The City Museum is located in Ulus which is one of the most important historical places in Ankara. Starting from Hittites to Romans, Byzantines and Ottomans, the settlements grew around Ankara Castle. So, there are traces from each period in different parts of the site and its surroundings. Even though the place has a rich history, its current situation doesn't fully support its potential because with the developments the center of Ankara shifted which resulted in decrease of Ulus’ popularity. The proposed concept of City Museum focuses on the history of Ankara while also supporting the local craftsmen with the workshops and shops created. The museum is integrated with the topography while also creating terraces on different levels. These terraces are combined and supported with the indoor and outdoor pathways created.
Main Transportation Axis
This axis is gathering people from main public transportation points of Ankara which are Kızılay and YHT Terminal. So, directing visitors to site from these points is crucial to enhance the popularity of City Museum and the surrounding. To encourage people to visit the site and help them to learn and experience new things about the history & culture of the city, these axes can be turned into more pedestrian friendly and green routes.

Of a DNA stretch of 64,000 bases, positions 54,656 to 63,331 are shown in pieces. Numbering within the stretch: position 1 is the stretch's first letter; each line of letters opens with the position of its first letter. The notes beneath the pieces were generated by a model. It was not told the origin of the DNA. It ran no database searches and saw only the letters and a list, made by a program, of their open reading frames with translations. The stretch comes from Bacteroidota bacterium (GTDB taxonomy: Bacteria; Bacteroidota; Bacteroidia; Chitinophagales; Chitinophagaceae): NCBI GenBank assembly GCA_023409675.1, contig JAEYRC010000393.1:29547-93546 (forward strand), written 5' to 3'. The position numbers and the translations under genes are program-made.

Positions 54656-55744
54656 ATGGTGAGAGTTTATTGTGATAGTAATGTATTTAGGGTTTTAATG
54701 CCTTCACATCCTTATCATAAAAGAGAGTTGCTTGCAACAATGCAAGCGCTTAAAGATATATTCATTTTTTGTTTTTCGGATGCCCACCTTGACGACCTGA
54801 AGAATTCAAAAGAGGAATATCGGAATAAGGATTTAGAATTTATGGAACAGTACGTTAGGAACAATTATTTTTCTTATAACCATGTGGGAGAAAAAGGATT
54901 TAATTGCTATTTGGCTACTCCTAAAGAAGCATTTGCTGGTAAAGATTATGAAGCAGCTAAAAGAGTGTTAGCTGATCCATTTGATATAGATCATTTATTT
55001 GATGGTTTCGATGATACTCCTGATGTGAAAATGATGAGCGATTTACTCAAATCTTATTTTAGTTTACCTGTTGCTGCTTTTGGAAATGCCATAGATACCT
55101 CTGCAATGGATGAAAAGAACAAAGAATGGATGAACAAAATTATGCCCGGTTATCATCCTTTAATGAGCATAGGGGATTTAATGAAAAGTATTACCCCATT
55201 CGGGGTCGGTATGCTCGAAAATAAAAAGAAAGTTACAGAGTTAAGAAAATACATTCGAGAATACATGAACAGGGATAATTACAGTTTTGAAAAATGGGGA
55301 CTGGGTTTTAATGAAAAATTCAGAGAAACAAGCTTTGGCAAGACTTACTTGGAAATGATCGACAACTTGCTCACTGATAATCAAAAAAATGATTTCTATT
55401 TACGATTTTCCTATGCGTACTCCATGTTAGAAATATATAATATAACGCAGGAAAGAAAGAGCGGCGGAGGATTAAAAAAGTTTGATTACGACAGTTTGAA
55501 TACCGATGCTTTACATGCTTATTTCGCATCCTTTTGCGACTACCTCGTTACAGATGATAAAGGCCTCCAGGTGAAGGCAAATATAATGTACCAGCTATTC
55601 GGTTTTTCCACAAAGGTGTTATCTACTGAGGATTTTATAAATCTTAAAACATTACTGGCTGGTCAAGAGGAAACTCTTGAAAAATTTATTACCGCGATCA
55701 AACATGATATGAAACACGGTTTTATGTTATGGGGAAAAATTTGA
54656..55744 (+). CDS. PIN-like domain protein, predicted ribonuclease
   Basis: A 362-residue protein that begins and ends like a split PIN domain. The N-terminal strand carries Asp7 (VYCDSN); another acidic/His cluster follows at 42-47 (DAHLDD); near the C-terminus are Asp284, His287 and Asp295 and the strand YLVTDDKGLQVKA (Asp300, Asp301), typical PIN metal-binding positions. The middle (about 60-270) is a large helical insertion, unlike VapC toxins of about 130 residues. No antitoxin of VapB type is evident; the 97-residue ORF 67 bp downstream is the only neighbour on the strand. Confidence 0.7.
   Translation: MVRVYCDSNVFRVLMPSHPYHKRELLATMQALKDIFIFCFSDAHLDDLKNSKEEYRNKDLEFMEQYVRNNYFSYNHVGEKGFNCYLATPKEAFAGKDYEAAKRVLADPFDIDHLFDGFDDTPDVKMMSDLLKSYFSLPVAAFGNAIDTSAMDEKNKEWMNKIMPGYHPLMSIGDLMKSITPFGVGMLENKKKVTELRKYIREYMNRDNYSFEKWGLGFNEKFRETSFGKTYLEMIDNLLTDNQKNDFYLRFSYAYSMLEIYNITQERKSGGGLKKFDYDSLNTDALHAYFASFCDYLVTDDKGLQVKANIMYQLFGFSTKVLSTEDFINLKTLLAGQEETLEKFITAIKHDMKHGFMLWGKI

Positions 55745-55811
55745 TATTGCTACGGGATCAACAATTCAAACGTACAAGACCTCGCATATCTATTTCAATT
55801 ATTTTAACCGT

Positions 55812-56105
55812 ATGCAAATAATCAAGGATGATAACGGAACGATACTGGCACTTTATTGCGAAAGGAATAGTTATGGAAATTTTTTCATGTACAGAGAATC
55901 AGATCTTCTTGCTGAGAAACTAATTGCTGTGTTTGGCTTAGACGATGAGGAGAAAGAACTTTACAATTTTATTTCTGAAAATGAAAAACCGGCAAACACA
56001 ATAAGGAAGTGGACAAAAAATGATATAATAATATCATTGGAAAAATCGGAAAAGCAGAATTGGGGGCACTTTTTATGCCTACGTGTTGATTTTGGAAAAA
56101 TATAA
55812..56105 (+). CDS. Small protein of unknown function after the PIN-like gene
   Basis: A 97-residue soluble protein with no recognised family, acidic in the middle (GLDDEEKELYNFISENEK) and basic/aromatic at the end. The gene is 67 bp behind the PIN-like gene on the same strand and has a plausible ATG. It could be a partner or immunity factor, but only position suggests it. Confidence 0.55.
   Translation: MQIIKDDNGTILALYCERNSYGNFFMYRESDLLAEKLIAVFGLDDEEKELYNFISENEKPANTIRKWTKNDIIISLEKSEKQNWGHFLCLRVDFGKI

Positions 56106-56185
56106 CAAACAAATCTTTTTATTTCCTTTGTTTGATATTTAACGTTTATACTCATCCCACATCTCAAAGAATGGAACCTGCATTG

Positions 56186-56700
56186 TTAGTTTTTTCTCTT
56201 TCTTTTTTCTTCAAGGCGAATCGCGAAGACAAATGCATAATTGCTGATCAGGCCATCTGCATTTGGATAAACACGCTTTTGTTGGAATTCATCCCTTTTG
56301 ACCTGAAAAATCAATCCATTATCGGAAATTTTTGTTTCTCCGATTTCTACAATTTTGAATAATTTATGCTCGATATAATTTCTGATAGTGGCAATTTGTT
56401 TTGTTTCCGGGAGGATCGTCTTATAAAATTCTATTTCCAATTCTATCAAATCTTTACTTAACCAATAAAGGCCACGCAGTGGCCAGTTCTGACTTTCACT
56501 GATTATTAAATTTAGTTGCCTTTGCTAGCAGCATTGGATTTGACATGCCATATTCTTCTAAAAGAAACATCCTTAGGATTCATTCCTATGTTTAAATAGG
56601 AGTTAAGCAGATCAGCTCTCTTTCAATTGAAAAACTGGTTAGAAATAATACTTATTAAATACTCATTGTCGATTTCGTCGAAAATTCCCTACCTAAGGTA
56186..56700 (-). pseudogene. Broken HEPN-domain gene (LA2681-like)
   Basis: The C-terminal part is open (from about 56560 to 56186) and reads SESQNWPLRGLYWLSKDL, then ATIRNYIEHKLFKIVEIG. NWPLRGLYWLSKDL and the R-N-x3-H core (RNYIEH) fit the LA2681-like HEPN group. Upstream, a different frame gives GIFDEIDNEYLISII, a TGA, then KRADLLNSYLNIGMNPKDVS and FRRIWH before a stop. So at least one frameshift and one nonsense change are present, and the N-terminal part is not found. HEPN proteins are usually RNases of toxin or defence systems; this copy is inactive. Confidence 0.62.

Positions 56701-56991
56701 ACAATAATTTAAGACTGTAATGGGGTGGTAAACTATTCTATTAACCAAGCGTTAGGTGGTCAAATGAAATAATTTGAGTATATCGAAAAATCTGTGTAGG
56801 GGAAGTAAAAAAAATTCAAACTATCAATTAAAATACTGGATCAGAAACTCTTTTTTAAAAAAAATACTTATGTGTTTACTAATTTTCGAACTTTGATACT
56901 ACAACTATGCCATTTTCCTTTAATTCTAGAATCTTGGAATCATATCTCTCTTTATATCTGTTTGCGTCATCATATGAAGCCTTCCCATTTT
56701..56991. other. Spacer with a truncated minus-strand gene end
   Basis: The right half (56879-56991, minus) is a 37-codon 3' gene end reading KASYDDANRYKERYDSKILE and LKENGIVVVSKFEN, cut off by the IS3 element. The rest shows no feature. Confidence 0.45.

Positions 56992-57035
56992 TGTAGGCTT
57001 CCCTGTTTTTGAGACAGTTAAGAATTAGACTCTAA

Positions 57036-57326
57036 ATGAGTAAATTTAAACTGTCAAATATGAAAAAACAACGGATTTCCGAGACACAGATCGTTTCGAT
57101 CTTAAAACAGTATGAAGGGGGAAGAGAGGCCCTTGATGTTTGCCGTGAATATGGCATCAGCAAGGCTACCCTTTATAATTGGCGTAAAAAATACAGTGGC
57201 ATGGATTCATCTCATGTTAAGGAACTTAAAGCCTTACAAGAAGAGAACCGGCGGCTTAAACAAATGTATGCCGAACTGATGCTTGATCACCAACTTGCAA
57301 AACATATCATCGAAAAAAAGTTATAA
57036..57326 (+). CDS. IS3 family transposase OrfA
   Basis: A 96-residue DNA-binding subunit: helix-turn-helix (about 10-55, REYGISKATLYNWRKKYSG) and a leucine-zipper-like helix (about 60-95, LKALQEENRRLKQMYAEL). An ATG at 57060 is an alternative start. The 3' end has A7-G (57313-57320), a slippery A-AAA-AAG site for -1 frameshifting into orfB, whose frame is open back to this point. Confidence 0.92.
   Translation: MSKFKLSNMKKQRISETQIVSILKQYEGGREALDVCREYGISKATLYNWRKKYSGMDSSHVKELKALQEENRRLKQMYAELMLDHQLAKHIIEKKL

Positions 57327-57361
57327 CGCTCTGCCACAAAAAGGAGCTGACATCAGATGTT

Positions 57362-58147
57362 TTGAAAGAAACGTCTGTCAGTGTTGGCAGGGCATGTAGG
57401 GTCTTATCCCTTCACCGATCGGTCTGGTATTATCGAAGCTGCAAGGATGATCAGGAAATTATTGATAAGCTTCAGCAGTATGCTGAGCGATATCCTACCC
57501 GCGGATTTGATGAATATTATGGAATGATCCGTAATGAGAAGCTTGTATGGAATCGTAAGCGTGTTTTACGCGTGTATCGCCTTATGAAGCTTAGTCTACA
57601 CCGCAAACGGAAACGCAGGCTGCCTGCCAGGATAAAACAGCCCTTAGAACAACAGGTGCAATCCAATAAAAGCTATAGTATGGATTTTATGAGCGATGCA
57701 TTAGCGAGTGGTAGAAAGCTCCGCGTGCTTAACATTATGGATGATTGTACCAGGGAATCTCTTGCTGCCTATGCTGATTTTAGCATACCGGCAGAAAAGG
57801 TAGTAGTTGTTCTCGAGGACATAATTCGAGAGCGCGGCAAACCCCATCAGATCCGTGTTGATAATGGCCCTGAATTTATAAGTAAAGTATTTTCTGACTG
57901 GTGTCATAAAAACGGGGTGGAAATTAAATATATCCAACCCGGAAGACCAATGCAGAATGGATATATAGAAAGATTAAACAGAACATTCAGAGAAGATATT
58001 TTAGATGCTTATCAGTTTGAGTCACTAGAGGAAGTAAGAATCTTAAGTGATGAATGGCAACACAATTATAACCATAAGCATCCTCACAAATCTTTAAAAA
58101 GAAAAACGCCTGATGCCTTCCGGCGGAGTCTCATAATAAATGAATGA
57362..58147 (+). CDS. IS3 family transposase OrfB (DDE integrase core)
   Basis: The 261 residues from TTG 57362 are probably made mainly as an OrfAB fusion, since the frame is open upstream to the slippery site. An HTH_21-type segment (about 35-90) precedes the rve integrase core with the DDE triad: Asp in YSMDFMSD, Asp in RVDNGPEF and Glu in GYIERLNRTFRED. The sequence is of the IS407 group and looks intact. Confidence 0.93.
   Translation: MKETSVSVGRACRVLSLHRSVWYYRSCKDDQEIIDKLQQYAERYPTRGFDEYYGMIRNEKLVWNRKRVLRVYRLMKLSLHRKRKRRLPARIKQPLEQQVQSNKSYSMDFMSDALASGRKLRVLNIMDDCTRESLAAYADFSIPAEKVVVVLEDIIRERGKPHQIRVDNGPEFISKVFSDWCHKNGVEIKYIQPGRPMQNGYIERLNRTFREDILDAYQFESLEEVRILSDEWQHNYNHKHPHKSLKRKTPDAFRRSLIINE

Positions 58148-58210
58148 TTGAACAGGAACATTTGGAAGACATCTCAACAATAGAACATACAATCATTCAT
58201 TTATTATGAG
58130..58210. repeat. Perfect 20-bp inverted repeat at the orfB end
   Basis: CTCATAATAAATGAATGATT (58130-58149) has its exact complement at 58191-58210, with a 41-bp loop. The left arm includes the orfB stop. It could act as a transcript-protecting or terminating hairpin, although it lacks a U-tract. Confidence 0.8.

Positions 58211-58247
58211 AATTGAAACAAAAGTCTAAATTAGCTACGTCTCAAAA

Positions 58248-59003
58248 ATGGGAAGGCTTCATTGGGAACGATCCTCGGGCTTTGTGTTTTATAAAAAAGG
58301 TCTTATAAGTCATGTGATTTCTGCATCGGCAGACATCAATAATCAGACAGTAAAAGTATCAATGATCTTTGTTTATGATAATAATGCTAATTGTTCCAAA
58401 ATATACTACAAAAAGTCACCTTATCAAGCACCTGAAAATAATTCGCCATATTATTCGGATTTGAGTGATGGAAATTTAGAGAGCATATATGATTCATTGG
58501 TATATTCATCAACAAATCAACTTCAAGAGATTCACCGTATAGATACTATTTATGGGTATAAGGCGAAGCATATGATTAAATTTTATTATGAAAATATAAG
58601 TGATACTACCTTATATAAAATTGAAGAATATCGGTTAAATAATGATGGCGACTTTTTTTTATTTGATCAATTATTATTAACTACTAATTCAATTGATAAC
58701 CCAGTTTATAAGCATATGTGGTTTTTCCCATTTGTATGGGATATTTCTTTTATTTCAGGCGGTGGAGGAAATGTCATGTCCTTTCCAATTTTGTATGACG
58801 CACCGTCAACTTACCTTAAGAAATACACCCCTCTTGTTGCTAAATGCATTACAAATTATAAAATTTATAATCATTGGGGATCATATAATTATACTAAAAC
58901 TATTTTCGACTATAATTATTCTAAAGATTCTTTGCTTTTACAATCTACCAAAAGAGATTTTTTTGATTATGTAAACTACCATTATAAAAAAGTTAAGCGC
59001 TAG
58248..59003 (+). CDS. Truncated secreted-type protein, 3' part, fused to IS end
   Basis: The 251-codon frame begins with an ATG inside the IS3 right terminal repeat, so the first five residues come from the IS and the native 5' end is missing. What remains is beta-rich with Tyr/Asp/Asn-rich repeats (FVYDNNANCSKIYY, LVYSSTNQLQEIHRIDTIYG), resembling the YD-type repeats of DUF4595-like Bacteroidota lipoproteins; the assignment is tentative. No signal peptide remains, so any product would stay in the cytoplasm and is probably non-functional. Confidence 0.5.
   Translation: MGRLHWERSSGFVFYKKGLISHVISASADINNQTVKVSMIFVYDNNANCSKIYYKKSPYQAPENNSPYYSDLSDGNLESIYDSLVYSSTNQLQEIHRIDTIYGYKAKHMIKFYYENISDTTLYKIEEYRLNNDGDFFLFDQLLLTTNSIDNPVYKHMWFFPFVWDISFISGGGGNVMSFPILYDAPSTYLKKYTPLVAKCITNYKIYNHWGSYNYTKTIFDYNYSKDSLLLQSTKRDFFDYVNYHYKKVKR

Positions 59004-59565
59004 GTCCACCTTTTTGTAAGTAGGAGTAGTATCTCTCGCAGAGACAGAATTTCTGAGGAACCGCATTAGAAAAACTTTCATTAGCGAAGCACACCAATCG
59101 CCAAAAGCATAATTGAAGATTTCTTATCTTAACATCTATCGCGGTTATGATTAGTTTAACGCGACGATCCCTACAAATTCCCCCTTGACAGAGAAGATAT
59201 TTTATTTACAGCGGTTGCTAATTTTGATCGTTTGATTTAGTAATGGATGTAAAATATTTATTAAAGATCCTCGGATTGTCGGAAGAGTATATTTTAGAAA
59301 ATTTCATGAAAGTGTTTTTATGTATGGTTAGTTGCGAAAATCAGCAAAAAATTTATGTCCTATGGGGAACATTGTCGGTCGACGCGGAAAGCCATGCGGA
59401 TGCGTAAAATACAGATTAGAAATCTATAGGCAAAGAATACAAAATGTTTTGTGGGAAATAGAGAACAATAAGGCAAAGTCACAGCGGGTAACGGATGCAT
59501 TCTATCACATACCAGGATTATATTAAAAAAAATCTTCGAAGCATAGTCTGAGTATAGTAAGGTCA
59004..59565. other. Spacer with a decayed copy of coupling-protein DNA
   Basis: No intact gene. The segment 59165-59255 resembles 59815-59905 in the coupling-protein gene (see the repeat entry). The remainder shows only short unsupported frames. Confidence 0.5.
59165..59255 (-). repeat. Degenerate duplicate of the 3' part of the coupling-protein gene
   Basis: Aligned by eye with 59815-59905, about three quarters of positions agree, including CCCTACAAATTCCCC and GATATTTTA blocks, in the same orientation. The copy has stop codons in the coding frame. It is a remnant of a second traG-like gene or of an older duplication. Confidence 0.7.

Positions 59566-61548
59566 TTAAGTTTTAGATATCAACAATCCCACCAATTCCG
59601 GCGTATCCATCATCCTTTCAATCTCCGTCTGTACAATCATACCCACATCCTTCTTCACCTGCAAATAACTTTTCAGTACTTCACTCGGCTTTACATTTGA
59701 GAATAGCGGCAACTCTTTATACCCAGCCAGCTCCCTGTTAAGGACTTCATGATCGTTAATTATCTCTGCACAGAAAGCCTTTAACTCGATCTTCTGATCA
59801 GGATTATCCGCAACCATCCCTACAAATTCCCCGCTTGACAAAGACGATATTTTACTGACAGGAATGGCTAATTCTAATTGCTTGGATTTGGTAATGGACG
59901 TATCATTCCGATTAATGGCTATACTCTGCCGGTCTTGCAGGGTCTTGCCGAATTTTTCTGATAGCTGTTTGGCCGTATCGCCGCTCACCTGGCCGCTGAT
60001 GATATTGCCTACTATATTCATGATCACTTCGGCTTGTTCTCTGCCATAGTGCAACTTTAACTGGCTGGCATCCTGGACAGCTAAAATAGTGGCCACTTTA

Cultural & Historical Axis
Ulus is known for its historical and cultural areas which are mostly close to each other. Starting from Ankara Castle, to museums and Roman baths, there is a historical and cultural axis where the site is located in the middle. Thanks to its crucial location, the functions placed, and the buildings designed can act as a public place connecting these historical assets. As a cultural axis, the aim is to create a link between the museums on one side of the site and the historical places on the other with functions on the site acting as a bridge. To encourage visitors to use this axis, green nodes and terraces throughout the axis are introduced. To support the local people economically and to introduce the visitors the works of craftsmen, a workshop and local shop can be added to the functions in the site.
Local & Environmental Axis
Throughout the years, as the settlements grew out of Ankara Castle, the urban morphology mostly shaped growing city layout. With the increasing need of infrastructure, the natural stream of Bentderesi became an open sewage system because of the domestic and industrial wasted directed to the stream. As a solution, old Bentderesi stream was canalized with concrete culverts. However, because of this weak infrastructure development, flood disasters started to occur frequently. To create a microclimate within the site and its surroundings, old Bentderesi is revitalized, and public functions are introduced to create areas for local people enhanced with greenery. Apart from the environmental solutions, to educate the local people and the visitors about the history of Ankara and increase the support on the ongoing archeological actions, an archeological research center is introduced.